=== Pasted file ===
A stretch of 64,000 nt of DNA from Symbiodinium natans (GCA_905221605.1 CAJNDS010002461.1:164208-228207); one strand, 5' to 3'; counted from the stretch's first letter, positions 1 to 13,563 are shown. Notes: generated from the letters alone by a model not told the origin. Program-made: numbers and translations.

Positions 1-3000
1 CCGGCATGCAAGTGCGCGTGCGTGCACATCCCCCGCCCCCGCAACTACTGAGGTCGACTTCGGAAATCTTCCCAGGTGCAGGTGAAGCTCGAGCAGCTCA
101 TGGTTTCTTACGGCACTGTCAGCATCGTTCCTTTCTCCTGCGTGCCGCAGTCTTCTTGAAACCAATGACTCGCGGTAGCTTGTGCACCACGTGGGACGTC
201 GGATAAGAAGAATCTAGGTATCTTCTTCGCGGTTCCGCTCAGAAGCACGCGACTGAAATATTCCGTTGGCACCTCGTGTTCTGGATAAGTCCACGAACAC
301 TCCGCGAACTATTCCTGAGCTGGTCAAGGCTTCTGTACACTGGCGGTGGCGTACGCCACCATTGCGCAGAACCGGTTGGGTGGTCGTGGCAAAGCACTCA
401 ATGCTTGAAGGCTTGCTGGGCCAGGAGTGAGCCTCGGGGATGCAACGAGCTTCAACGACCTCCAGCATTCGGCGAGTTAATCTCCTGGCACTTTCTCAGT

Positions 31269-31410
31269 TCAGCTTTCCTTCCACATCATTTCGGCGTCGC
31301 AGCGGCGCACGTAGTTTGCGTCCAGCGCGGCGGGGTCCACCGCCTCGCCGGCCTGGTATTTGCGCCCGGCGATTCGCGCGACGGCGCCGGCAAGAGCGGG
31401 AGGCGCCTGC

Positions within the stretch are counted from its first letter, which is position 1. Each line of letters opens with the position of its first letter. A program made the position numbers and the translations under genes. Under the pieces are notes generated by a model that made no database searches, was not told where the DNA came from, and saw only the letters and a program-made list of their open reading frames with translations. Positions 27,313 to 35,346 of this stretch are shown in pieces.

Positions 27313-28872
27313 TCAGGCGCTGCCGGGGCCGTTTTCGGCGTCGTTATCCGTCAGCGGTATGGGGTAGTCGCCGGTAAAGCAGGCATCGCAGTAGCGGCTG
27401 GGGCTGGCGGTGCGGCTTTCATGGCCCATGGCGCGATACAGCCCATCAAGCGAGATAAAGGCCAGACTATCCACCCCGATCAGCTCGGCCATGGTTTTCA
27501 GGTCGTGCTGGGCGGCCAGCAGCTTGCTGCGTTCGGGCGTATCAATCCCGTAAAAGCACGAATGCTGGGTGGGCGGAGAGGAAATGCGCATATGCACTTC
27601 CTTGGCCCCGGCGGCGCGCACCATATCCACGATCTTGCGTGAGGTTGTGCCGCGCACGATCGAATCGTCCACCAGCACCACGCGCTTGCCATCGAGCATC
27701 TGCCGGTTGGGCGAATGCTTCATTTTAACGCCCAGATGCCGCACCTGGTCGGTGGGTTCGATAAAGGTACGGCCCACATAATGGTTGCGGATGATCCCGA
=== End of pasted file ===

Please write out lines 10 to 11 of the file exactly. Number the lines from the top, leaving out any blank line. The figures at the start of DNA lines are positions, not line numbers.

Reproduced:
31301 AGCGGCGCACGTAGTTTGCGTCCAGCGCGGCGGGGTCCACCGCCTCGCCGGCCTGGTATTTGCGCCCGGCGATTCGCGCGACGGCGCCGGCAAGAGCGGG
31401 AGGCGCCTGC